How to Solve Problems in Computer Vision? Preface
Latest Update: May 20, 2010
The Feynman Problem-Solving Algorithm:
(1) Write down the problem
(2) Think very hard
(3) Write down the answer
When writing the article series “How to come up with new research ideas in computer vision?”, I think that there is another thing which is also essential to the research process, namely, “How to solve problems in computer vision?”. It may not be a difficult task for junior researchers (especially the imaginative ones) to come up with new research ideas. However, it often takes years of research experiences to know how to describe and analyze a problem via scientific approaches, deal with data uncertainty though statistical approaches, and realize an effective and efficient implementation using engineering approaches.
The gap between the abstract thinking and the problem-solving skills usually forms the major communication barriers between graduate students and their advisors. For example, students might feel that the feedback from the advisor useless or impractical, while advisors might worry about the fact that students could have been lost in technical details. In fact, these two things (i.e., knowing what to do and how to do) are both of great importance and complement with each other. As the MIT motto says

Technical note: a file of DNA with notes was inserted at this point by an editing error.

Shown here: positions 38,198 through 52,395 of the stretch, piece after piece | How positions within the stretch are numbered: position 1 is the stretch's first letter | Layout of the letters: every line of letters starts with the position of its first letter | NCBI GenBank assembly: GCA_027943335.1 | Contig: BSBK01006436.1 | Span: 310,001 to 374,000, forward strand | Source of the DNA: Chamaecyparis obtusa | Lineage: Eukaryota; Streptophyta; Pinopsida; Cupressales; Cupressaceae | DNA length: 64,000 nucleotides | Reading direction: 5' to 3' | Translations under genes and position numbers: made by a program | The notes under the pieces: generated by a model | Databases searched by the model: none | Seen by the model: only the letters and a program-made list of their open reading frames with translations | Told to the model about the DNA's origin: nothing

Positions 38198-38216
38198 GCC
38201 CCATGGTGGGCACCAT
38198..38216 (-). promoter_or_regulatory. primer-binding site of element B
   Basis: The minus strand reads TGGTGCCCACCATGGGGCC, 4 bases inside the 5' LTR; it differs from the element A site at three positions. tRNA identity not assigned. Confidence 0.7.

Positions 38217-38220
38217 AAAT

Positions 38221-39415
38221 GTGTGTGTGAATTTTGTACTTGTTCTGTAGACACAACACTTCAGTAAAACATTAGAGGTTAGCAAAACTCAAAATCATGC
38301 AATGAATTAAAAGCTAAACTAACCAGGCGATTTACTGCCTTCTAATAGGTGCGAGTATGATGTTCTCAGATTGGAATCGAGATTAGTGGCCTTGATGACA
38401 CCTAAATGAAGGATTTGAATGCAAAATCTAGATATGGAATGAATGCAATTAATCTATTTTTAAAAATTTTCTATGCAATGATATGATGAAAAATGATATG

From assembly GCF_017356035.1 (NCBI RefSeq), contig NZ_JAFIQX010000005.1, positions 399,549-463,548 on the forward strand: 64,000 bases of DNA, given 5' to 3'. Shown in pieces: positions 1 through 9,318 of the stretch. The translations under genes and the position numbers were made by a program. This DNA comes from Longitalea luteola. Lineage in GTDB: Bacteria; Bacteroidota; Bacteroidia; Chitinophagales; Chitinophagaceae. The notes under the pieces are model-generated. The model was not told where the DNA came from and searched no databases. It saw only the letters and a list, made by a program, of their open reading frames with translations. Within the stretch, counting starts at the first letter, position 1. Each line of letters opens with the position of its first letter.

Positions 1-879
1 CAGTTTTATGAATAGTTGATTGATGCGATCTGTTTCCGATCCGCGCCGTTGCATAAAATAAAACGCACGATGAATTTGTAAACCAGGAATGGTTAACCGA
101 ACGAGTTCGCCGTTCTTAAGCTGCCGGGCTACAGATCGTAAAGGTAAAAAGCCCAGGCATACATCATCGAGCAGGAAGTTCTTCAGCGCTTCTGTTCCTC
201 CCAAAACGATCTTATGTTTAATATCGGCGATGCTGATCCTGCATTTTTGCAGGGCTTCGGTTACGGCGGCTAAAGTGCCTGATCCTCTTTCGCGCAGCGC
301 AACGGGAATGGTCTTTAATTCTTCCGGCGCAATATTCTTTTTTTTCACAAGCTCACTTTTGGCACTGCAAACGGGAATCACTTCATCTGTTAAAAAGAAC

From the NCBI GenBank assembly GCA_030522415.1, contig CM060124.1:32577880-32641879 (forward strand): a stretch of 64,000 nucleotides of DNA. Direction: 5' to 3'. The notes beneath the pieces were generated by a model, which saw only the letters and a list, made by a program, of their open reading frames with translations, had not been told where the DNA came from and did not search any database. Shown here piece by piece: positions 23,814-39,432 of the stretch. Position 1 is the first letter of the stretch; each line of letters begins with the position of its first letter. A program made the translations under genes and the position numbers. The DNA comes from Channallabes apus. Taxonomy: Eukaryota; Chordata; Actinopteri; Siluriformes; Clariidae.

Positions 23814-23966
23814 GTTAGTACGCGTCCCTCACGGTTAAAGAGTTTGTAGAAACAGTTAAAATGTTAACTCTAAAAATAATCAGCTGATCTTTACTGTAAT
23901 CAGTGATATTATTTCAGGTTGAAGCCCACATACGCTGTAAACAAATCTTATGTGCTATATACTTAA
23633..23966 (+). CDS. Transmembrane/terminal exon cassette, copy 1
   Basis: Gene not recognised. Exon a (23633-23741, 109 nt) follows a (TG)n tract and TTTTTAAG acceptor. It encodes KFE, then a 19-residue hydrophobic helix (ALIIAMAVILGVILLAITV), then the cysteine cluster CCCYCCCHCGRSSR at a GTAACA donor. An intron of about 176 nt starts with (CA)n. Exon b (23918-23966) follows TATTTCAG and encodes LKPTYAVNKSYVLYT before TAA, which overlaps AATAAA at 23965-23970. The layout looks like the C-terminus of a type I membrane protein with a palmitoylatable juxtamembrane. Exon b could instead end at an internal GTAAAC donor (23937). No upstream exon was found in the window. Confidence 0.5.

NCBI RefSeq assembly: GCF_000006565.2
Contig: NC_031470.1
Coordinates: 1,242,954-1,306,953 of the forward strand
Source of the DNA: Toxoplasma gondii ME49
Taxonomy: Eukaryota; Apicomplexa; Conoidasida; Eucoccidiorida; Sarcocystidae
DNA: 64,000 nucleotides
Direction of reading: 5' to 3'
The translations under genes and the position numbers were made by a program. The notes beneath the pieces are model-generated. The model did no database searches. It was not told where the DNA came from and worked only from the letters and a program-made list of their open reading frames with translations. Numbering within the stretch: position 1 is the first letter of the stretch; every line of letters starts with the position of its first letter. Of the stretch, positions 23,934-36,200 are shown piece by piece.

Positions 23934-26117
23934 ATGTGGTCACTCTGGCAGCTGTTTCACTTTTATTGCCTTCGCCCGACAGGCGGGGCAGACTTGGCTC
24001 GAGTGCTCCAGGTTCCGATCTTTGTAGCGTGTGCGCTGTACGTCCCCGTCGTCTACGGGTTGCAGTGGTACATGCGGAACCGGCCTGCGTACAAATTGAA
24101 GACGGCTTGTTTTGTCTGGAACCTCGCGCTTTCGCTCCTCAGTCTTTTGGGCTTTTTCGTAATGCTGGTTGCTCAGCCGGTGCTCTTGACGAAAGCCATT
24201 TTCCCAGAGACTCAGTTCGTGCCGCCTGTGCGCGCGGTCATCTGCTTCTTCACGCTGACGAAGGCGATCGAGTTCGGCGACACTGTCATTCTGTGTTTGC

Mens et Manus (Mind and Hand) - MIT's motto
In “How to come up with new research ideas?” I addressed the Mens (mind) part. In this series, I will focus on the Manus (hand) part.
After introducing the basic concepts in computer vision, I will follow the Feynman Problem-Solving Algorithm to show how to solve problems in computer vision. The three problem-solving steps will be accompanied with various examples in the following articles. Through examples, people can learn how these vision problems had been addressed and know how to apply these methodologies on their own problems. In other words, I am a believer in this quote:
Note: The content of this article series is inspired from the new computer vision textbook: Computer Vision: Algorithms and Applications, by Richard Szeliski.
Three Level of Analysis in Computer Vision
David Marr, one of the pioneers in computer vision, proposed to understand vision (i.e., an information processing system) at three different levels of analysis.
1. Computational Level
What does the system do, and why?
2. Representation and Algorithm Level
How does the system do what it wants to do? What are the representations and what are the algorithms to build and manipulate the representations.
3. Implementation Level
How does the system be physically realized?
Even after thirty-years, Marr’s view on vision remains useful and serve a good guide for formulating and solving problems in computer vision.
What Kinds of Problems Are There in Computer Vision?
Computer vision processes and interprets visual information (e.g., images or videos). We can roughly classify vision problems into three categories by the level of the output labels: 1) Low-level, 2) Mid-level, and 3) High-level vision.
(Note that this is my own interpretation. There may be other viewpoints on how to define low-, mid-, and high-level vision.)
The output from low-level vision problems is a label map, i.e., one label for each pixel. Mid-level vision problems produce meaningful representations from images or videos. High-level vision predicts (semantic) class labels.